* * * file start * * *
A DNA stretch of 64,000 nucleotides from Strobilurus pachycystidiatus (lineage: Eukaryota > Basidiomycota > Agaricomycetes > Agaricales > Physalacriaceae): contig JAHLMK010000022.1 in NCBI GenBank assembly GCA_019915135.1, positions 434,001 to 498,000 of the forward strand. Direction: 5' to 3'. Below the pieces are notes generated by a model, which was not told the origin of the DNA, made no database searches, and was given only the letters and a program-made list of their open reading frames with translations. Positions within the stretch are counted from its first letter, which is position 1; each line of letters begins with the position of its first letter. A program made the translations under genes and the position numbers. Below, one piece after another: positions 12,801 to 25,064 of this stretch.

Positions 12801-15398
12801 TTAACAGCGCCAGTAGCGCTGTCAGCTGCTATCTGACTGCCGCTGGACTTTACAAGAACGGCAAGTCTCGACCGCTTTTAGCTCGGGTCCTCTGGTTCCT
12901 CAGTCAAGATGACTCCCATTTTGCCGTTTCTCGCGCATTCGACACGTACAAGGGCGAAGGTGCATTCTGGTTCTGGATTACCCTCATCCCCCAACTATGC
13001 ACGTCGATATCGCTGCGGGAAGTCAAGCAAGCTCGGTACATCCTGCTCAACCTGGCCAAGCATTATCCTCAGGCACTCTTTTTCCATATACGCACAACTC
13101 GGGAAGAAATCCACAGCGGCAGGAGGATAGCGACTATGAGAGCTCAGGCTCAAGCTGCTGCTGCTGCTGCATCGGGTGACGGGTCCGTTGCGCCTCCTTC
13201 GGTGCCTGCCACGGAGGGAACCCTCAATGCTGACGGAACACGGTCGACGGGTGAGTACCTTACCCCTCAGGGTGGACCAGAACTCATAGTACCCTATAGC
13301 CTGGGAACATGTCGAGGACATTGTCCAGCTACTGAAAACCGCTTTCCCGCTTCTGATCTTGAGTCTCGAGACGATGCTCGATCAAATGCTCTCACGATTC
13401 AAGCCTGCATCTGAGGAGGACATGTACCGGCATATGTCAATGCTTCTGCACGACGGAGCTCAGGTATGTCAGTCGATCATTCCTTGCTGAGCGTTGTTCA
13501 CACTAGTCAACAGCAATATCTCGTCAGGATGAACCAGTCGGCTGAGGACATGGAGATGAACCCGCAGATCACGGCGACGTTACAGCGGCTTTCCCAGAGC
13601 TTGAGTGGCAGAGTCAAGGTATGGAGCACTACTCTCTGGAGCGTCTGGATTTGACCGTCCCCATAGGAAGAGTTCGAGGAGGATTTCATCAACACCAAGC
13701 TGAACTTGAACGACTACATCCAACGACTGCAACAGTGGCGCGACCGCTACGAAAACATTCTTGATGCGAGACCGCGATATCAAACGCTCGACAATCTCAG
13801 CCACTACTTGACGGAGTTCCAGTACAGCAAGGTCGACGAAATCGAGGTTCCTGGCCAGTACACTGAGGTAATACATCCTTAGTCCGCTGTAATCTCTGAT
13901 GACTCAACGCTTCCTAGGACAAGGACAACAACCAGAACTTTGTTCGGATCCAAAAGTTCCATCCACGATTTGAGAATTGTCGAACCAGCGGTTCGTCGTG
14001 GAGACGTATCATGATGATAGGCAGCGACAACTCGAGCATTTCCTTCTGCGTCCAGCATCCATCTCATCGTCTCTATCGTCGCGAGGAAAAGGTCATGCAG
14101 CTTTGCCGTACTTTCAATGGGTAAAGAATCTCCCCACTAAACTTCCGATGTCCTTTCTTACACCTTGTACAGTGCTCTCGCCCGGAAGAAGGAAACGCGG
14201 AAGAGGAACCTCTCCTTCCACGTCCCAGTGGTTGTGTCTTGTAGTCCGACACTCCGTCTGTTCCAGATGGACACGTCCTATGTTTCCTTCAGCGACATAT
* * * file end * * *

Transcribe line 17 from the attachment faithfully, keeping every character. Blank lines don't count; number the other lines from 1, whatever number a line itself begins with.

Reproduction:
14201 AAGAGGAACCTCTCCTTCCACGTCCCAGTGGTTGTGTCTTGTAGTCCGACACTCCGTCTGTTCCAGATGGACACGTCCTATGTTTCCTTCAGCGACATAT